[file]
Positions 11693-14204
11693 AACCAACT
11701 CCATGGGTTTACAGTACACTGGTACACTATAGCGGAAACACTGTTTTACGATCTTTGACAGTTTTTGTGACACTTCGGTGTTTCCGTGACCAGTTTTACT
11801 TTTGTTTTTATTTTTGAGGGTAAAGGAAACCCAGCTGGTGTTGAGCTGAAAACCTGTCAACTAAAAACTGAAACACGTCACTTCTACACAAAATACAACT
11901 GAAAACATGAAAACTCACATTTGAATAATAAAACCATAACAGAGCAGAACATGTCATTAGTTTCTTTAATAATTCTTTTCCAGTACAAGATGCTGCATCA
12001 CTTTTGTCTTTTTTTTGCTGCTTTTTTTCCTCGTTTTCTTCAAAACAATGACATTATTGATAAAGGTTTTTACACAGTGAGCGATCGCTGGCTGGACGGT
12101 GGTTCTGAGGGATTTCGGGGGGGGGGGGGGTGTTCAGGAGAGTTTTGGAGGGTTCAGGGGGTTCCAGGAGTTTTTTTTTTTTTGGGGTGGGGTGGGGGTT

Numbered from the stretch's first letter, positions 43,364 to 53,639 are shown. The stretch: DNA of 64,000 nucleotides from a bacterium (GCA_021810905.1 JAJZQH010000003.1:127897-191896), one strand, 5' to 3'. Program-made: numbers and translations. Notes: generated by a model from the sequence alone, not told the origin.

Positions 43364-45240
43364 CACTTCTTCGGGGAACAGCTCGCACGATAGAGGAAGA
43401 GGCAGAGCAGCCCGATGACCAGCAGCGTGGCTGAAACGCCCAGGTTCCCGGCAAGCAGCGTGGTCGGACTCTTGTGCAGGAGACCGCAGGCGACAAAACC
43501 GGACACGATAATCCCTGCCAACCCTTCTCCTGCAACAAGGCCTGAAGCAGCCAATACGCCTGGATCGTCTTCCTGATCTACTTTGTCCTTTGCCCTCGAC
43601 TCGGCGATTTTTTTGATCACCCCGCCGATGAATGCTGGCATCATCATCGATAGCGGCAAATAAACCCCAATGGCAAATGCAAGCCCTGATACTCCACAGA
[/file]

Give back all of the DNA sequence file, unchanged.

Positions 11693-14204
11693 AACCAACT
11701 CCATGGGTTTACAGTACACTGGTACACTATAGCGGAAACACTGTTTTACGATCTTTGACAGTTTTTGTGACACTTCGGTGTTTCCGTGACCAGTTTTACT
11801 TTTGTTTTTATTTTTGAGGGTAAAGGAAACCCAGCTGGTGTTGAGCTGAAAACCTGTCAACTAAAAACTGAAACACGTCACTTCTACACAAAATACAACT
11901 GAAAACATGAAAACTCACATTTGAATAATAAAACCATAACAGAGCAGAACATGTCATTAGTTTCTTTAATAATTCTTTTCCAGTACAAGATGCTGCATCA
12001 CTTTTGTCTTTTTTTTGCTGCTTTTTTTCCTCGTTTTCTTCAAAACAATGACATTATTGATAAAGGTTTTTACACAGTGAGCGATCGCTGGCTGGACGGT
12101 GGTTCTGAGGGATTTCGGGGGGGGGGGGGGTGTTCAGGAGAGTTTTGGAGGGTTCAGGGGGTTCCAGGAGTTTTTTTTTTTTTGGGGTGGGGTGGGGGTT

Numbered from the stretch's first letter, positions 43,364 to 53,639 are shown. The stretch: DNA of 64,000 nucleotides from a bacterium (GCA_021810905.1 JAJZQH010000003.1:127897-191896), one strand, 5' to 3'. Program-made: numbers and translations. Notes: generated by a model from the sequence alone, not told the origin.

Positions 43364-45240
43364 CACTTCTTCGGGGAACAGCTCGCACGATAGAGGAAGA
43401 GGCAGAGCAGCCCGATGACCAGCAGCGTGGCTGAAACGCCCAGGTTCCCGGCAAGCAGCGTGGTCGGACTCTTGTGCAGGAGACCGCAGGCGACAAAACC
43501 GGACACGATAATCCCTGCCAACCCTTCTCCTGCAACAAGGCCTGAAGCAGCCAATACGCCTGGATCGTCTTCCTGATCTACTTTGTCCTTTGCCCTCGAC
43601 TCGGCGATTTTTTTGATCACCCCGCCGATGAATGCTGGCATCATCATCGATAGCGGCAAATAAACCCCAATGGCAAATGCAAGCCCTGATACTCCACAGA